I flew into New York, if not kicking and screaming, at least whining and pouting because I wasn’t at home working on AKMG, getting stuff done. Then I hauled my weary butt off the plane, got a cab, said, “West Village,” leaned my head back on the seat and thought, as I have thought so many time befores, “I have to get a life.”
I’m not sure why that’s a litany for so many writers. It may be because making up lives for our characters that are fascinating and filled with adventure leaves our own looking so pale and ordinary, or it may be that spending all our time making up those lives fills in the spaces where we should be talking to people and forming meaningful relationships, or we may all just be big whiners, “drama queens” as my daughter has pointed out: we write drama because we’re drawn to it so we create it in our own lives without even thinking about it.
For whatever reason, I was in the taxi thinking the “get a life” whine when I noticed Manhattan flashing by through the supports on the bridge and thought, “Wait a minute, I have a life. And it’s pretty damn good.” And then it got even better when a friend of mine, Katherine Ramsland, came into the city to stay with me. (This is Katherine, coming into the city:
Katherine is, well, amazing. Her vita is stunning: she has a BA in philosophy and psychology, a master’s degree in forensic psychology from John Jay College of Criminal Justice, a Ph.D. in philosophy from Rutgers University and a master’s in clinical psychology from Duquesne University. She’s an expert on serial killers, modern vampires, Anne Rice, mass murderers, Dean Koontz, forensic science, writing . . . you know what?, just google her and then look on Amazon, and while you’re at it, search the CNN crime section (formerly Court TV) for some of her articles. She’s a college professor, she’s a journalist, she’s a writer, she’s blonde, she’s beautiful, she’s the only person I’ve ever known who stole a haunted ring from a vampire in real life, and she’s a helluva good time in general. In short, Katherine never thinks, “I have to get a life.”
So we’re talking over Chinese dumplings at the apartment, catching up on gossip and mutual friends (Hi, Bob) and I finally said, “I know you’re a vampire expert, but I’m working on this new book and . . . do you know anything about ghosts?” Katherine said, “Is that a joke?” because it turns out the vampires and the serial killers were pretty much johnny-come-latelies in Katherine’s life: Her first love is ghosts. So she’s a good time and a research bonanza. I bounced all my ideas off her and while everything she told me was gold, what really struck me was how she could combine her knowledge of ghosts and ghost hunting with her knowledge of writing fiction, so that while we talked about what Emme would and would not see, she could tie it to character arc, how Emme’s sensitivity to paranormal phenomena would grow stronger as her sensitivity to the other people in the house grew stronger. Basically, Katherine was a writer’s dream source, and she didn’t even object when I quizzed her for most of the night.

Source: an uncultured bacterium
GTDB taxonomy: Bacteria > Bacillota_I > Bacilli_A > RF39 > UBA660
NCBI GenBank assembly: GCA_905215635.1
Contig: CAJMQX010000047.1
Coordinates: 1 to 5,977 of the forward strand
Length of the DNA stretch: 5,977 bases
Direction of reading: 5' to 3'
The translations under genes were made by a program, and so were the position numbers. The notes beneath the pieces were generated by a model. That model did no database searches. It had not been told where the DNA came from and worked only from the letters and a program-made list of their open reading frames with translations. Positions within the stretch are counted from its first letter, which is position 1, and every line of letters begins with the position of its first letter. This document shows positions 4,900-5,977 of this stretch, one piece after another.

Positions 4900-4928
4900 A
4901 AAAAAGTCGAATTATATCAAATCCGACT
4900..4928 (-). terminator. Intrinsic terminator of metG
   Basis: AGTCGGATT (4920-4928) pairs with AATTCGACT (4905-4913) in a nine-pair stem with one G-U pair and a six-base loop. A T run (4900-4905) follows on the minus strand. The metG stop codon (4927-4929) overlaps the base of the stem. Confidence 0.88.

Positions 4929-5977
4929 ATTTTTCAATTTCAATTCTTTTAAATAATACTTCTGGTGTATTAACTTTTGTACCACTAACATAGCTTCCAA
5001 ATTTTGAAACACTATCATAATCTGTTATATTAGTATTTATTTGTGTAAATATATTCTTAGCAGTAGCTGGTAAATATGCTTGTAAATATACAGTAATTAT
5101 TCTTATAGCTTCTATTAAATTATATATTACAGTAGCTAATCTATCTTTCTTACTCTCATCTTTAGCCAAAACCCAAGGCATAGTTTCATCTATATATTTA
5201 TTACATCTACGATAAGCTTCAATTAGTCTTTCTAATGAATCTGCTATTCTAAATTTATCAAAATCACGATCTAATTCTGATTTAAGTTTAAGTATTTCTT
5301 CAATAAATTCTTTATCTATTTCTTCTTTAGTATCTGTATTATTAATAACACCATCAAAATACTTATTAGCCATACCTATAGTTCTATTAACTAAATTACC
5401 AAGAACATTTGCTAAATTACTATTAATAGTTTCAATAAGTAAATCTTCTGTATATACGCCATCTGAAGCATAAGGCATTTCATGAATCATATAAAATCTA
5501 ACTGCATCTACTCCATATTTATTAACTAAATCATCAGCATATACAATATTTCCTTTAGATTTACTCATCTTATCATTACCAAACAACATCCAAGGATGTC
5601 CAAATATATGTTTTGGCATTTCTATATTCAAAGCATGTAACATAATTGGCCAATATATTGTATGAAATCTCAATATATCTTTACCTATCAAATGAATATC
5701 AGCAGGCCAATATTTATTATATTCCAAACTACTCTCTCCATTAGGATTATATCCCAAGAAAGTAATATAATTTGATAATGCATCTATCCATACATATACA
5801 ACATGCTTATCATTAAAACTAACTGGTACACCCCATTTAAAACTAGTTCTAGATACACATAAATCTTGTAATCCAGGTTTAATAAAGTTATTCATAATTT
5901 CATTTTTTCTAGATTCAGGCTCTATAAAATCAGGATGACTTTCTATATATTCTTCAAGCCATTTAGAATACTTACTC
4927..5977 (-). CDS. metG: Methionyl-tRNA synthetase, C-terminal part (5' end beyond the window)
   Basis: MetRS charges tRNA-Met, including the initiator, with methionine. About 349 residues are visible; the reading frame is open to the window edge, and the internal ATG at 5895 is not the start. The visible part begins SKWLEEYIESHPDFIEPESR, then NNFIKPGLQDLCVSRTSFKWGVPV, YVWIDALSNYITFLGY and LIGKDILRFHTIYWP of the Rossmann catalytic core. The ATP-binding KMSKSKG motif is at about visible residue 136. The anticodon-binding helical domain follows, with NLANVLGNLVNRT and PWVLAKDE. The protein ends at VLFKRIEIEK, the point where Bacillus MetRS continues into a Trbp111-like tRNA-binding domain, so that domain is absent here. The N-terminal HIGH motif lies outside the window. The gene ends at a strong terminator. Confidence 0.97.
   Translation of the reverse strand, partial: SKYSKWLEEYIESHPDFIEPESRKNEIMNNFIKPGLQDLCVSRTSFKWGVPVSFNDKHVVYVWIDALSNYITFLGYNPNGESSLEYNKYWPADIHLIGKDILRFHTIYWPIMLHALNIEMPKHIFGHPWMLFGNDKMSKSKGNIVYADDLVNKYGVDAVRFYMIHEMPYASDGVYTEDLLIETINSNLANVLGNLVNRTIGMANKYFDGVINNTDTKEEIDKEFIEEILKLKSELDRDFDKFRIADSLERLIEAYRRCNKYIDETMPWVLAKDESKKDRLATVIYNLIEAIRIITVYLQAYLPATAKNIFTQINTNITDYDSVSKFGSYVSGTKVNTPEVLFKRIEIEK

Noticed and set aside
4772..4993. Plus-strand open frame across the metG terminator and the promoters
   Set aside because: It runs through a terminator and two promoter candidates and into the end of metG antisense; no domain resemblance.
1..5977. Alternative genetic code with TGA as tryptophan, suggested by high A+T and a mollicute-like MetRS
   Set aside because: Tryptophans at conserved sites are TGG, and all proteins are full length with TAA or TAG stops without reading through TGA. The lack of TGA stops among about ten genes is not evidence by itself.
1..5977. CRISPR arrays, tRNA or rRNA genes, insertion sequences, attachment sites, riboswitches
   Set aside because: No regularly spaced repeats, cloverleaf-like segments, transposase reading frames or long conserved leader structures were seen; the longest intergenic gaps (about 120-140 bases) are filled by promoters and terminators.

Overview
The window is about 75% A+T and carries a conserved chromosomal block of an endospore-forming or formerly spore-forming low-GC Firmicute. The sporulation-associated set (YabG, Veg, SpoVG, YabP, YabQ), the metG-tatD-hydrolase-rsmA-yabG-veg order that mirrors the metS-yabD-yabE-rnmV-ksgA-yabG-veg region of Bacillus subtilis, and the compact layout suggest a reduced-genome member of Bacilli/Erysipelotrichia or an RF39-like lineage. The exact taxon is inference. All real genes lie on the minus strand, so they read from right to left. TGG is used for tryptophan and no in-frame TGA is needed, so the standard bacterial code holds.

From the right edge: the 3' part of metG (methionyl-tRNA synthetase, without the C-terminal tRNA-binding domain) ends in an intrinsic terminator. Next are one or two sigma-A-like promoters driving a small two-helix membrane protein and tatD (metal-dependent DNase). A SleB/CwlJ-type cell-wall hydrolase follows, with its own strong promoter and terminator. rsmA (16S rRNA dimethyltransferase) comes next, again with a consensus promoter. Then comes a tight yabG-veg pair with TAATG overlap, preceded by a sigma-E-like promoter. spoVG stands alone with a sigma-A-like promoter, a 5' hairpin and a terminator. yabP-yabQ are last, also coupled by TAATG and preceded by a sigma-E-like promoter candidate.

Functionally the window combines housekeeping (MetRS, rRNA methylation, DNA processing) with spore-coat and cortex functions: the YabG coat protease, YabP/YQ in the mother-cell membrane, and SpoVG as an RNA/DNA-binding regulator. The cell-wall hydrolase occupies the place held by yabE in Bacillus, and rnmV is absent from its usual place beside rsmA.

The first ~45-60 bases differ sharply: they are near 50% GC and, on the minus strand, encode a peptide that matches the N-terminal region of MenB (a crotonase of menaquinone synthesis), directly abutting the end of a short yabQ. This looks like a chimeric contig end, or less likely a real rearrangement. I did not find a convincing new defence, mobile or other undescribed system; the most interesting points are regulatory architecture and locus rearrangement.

And then the next morning we went off to our separate meetings, and I did think for a moment, “That was supposed to be a night off,” but we laughed a lot and talked about all kinds of things for hours before we got to the ghosts and we both really enjoyed the hell out of the ghost conversation, so I’m beginning to think that maybe “getting a life” doesn’t have as much to do with not making my entire life about writing as much as opening it up so that my writing intersects with the outside world more often. I mean, Katherine never stops working and she has a fabulous life. I even had one moment when I thought, “I should be more like Katherine,” and then reality returned because I am not the kind of person who would ever steal a haunted ring from a vampire. I can live with that. And with the life I’ve got which, since it has people like Katherine in it, is damn good.